SB County in the Media Glare

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Hollister
– Local residents seem generally dismayed at their 15 minutes of
fame after being featured extensively in a San Jose Mercury News
story this weekend.
Hollister – Local residents seem generally dismayed at their 15 minutes of fame after being featured extensively in a San Jose Mercury News story this weekend.

“It’s humiliating,” San Benito County Chamber of Commerce President Frankie Valent-Arballo said. “Hollister’s dirty laundry was aired in a large newspaper. I can’t believe we aren’t ready to move on.”

The story, “Fury on the Range,” chronicles the sordid details of the Los Valientes/District Attorney scandal, 2004’s growth-control initiative Measure G, and the results of this month’s and June’s local elections. The piece was printed in two parts, the first on Sunday and the second Monday, and totals nearly 7,000 words.

Most of the residents asked Monday in front of local coffee shops and grocery stores said that they were vaguely aware a story had appeared in the Mercury but had not read it, while others had no knowledge of the story at all.

Of those who had read the story, very few were pleased with it or how they felt their community was portrayed. Nearly all refused to give their name for the purpose of this story, citing the controversial nature of some of the article’s subject matter.

“I think it published another side of what’s been happening here,” said one resident, a woman who had finished shopping at Target. “But I think it was slanted in favor of (District Attorney John) Sarsfield, when both sides were culpable.”

Others, however, appreciated the change of perspective the Mercury was able to bring to local politics.

“I thought it was very fair and even-handed,” said local rancher and “smart-growth” advocate Joe Morris. “The truth is some pretty ridiculous things have happened here. But it’s too bad the community has to be smeared like that. Obviously not most of us, but some of us have done some not very honorable things.”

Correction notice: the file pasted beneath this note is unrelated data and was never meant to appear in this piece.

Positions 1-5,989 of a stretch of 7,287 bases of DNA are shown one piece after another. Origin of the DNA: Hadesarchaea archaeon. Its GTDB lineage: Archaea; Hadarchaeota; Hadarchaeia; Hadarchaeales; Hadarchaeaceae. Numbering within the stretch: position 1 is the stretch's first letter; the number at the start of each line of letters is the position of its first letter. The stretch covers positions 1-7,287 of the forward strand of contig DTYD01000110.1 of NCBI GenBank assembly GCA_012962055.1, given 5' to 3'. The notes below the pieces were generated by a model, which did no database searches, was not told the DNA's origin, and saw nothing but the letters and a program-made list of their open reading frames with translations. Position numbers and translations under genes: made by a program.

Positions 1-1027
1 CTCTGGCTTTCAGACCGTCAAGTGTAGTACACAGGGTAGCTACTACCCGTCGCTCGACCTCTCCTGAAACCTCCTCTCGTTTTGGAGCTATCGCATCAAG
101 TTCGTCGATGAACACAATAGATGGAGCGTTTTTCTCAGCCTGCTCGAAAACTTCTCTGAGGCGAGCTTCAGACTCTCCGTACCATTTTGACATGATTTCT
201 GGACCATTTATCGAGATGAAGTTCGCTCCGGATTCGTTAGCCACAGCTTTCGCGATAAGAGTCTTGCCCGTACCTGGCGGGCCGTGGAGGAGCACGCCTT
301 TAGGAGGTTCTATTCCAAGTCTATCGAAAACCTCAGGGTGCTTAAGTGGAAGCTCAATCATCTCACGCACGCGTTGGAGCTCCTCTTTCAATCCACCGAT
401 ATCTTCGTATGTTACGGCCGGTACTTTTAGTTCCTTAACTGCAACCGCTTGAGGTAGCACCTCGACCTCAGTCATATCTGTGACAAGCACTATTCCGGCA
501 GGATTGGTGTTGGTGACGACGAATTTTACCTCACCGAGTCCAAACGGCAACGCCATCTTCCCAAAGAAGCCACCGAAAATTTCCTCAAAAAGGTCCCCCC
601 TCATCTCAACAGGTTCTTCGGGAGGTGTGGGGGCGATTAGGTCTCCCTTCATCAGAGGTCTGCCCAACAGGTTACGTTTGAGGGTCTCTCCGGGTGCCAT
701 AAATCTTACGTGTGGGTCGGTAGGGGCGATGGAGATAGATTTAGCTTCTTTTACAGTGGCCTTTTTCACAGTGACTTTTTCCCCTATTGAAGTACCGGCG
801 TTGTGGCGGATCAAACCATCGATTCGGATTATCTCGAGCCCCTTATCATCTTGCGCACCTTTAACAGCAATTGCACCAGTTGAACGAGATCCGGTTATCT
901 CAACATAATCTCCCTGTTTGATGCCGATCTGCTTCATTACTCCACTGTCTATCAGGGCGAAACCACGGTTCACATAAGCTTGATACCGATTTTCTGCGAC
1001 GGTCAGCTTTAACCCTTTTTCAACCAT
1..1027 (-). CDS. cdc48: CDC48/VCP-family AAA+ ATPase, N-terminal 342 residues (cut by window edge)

Morris said that he wished the article would have included, after stressing the division between pro-growth and slow-growth political camps, the advent of Vision San Benito. Vision San Benito was formed as an effort to create a consensus between opponents and supporters of Measure G shortly after the 2004 election, but was not mentioned in the story.

Sarsfield has been embroiled in a costly legal battle with the anonymous Los Valientes for the better part of two years, alleging that the group violated the civil rights of eight elected officials and business owners through extortion and by filing false lawsuits. Others have lauded Los Valientes, which the Mercury labeled a “secret society,” as courageous individuals fighting against government corruption.

Many residents and community leaders fear that the unsavory acts depicted in the story – the poisoning of Sarsfield’s two dogs and the harassment of former Pinnacle newspaper publisher Tracie Cone, for starters – could reflect negatively on the community as a whole to Mercury readers. The Silicon Valley paper has a daily circulation of more than 276,000, according to its Web site.

“In this case it will make people think we’re a bunch of ridiculous hicks down here,” said Jan Hille, who was shopping Monday morning. Hille said the article was a hot topic among her friends, who discussed it at length over dinner.

Locals working to improve local commerce and tourism worry that the story could damage San Benito County’s reputation in the Silicon Valley and, in turn, its economy.

“The community just doesn’t deserve that kind of press or exposure,” said Marilyn Ferreira. Though she is president of the Hollister Downtown Association, she stressed that she was speaking as a private citizen and real estate agent, as the HDA has a policy of staying out of political matters. “We’re not the country bumpkins, and a lot of people I know who read that story took offense. They just want to live here, spend their money here and be good citizens,” she continued. “That story doesn’t portray the pulse of the county; it was a slap in the face.”

Though the HDA will not be getting involved, Valent-Arballo said the Mercury story was certainly something the Chamber of Commerce would be discussing.

“This is definitely something we need to talk about,” she said. “It could affect businesses, real estate, ag – anyone who needs people to come to Hollister.”

Though it makes for exciting human drama, many said they wanted to highlight the good work happening in San Benito County as opposed to mud-slinging and politics. Valent-Arballo used the Small Steps program, local FFA club, scouting and the YMCA as examples of positive measures being taken to improve the local quality of life.

“Our community is full of kids doing great things,” she said. “It’s a shame that adults are dragging us down when we’re trying to look to our future.”

Danielle Smith covers education for the Free Lance. Reach her at 637-5566, ext. 336 or [email protected]

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